Hotel’s board when the Japanese venture started comprised the two executive co-founders, the finance director, the operations director, the non-exec chairman and two other non-execs.

The chairman at the time was not deemed independent due to his involvement in another Hotel joint venture, while one of the other non-execs offered “considerable experience of growth through…international retail“.

Neither may have been quite the right appointments to cast doubt on overseas growth plans. Which would have left one non-exec — an ex-City analyst — to raise any concerns.

Maybe the finance director could have kicked up a fuss about the growing Japanese risk. But the sub-standard reporting from the FD — and perhaps the hint of sub-standard financial discipline — emerged too late for shareholders.

The 2022 annual report admitted the Japanese write-offs were in part triggered by the Financial Reporting Council (FRC) making “specific enquiries” and asking for revisions to the Japanese bookkeeping:

The 2022 report also contained uncomfortable text from the auditor:

[We challenged] growth assumptions utilised within the impairment models, leading management to complete an exercise to re-forecast the future cash flows and revise downwards their value in use assessments”.

Sadly for shareholders, the earlier accounts did not show obvious signs of sub-standard reporting. Accounting oddities were limited only to revised cash positions.

The 2015 cash position declared within the flotation document was slightly more than the 2015 cash position(s) subsequently declared within the 2016 annual report:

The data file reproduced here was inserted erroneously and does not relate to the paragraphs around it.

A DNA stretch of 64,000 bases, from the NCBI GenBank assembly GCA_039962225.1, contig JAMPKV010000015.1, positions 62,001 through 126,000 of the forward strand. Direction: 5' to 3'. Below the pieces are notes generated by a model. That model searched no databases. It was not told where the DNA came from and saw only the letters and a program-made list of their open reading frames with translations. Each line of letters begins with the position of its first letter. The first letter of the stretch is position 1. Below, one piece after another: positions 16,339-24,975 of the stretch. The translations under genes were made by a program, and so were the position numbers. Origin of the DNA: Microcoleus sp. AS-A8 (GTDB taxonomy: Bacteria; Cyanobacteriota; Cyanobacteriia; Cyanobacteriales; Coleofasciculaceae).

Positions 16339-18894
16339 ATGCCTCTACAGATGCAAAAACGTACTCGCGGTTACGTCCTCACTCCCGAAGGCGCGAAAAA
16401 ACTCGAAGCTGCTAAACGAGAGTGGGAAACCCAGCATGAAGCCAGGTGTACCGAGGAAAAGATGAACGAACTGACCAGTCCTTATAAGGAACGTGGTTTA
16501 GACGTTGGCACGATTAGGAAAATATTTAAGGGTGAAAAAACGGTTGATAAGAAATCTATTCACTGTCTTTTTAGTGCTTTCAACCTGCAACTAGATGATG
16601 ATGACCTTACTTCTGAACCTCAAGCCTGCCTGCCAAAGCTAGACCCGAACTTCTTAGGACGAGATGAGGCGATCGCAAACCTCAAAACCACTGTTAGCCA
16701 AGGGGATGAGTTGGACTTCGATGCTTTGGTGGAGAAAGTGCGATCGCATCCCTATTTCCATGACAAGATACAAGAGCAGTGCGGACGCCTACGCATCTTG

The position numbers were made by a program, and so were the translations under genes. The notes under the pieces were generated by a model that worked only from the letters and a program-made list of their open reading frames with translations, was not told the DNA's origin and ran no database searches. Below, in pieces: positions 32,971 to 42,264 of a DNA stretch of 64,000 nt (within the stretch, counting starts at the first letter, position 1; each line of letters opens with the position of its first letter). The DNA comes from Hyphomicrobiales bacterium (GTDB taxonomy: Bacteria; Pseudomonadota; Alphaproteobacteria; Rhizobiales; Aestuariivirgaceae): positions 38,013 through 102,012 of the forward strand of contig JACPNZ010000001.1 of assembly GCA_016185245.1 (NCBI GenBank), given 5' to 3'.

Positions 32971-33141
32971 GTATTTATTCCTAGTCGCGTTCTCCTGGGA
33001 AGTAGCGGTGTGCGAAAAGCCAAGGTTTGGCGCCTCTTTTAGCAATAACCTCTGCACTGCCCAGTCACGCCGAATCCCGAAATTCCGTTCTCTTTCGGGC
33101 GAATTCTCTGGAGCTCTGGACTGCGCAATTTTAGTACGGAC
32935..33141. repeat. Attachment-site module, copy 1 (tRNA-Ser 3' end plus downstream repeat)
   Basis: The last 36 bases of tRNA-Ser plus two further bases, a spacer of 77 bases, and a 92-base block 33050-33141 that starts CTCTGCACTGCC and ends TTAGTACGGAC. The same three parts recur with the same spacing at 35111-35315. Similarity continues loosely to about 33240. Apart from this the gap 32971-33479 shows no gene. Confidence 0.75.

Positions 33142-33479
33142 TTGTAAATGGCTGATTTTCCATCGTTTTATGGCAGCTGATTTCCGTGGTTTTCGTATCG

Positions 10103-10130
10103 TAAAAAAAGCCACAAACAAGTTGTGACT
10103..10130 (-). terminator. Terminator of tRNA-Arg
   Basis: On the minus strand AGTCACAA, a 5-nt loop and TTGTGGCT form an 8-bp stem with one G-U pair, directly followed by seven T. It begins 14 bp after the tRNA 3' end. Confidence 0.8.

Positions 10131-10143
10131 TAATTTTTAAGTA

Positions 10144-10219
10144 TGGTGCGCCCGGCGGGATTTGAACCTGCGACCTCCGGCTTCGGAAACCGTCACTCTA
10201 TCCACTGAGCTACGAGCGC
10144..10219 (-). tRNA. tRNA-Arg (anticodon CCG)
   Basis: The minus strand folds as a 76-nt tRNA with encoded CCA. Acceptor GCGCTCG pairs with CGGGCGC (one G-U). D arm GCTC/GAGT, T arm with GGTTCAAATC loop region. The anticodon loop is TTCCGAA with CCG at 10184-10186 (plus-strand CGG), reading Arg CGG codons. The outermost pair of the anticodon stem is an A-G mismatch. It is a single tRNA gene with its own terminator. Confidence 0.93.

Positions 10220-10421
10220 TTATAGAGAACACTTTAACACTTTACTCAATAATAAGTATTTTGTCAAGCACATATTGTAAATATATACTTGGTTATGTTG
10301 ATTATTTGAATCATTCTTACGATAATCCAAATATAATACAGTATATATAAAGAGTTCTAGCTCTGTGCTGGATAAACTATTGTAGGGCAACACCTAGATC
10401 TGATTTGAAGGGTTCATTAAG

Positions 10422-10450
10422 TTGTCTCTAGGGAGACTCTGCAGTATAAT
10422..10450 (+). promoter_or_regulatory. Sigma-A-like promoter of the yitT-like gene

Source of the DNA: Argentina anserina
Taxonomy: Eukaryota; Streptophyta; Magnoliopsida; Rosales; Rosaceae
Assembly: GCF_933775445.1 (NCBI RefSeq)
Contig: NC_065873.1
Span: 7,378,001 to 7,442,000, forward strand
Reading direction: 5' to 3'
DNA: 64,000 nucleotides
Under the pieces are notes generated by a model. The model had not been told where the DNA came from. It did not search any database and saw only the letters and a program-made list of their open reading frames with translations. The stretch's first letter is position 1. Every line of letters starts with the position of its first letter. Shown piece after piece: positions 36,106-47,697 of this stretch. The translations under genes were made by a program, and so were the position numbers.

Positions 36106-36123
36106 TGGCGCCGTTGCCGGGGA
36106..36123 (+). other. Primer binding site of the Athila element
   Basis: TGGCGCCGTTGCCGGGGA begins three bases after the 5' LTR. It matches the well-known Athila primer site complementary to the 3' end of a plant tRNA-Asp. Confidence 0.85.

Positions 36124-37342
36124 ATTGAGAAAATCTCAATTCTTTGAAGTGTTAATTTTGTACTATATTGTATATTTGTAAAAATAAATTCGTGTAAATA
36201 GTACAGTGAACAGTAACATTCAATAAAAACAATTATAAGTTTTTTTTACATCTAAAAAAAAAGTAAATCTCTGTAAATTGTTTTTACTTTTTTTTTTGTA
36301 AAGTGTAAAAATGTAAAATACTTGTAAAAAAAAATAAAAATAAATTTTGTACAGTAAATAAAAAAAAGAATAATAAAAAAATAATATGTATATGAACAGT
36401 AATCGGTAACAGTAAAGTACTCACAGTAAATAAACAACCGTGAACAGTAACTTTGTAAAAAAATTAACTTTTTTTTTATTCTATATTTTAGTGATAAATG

The 2020 cash position was meanwhile restated within the 2021 report by £1 million:

Although both cash restatements were relatively small, cash in the bank should have been the simplest item on the balance sheet for the FD to have calculated.

New directors and UK growth plans

Shareholders must now trust the recent appointments of a new chairman and the new FD will prevent further mishaps.

Following the FRC’s “specific enquiries“, I would argue the non-exec who chairs the audit committee ought to be replaced as well.

Now the overseas ambitions have been curtailed — they are now limited to a “capex-light, risk-contained global wholesale model” — growth attention has turned back to the UK.

Interim results during March announced a further 50 UK shops would open during the next three-to-five years (12-13 new shops per annum)…

…which does seem ambitious given Hotel took 19 years to get to 123 UK outlets (6-7 new shops per annum).

Early progress on the UK expansion has not been promising.

An April statement warned of sales slightly below expectations and trading running at breakeven…

…while an update last month warned 2024 sales and profit would be behind budget due to “ongoing weakness in consumer sentiment and continuing inflationary pressures“.

A full return to Ebitda margins of 20% or more is now not expected until 2026, with forecast profits in the meantime looking slim versus the £165 million market cap:

Whether the plan for 50 new UK shops remains on course following the slower 2023/2024 sales remains to be seen.

Let’s hope the fresh board members will reappraise the UK expansion to prevent further “shortcomings in downside risk evaluation”.

A further board shuffle required?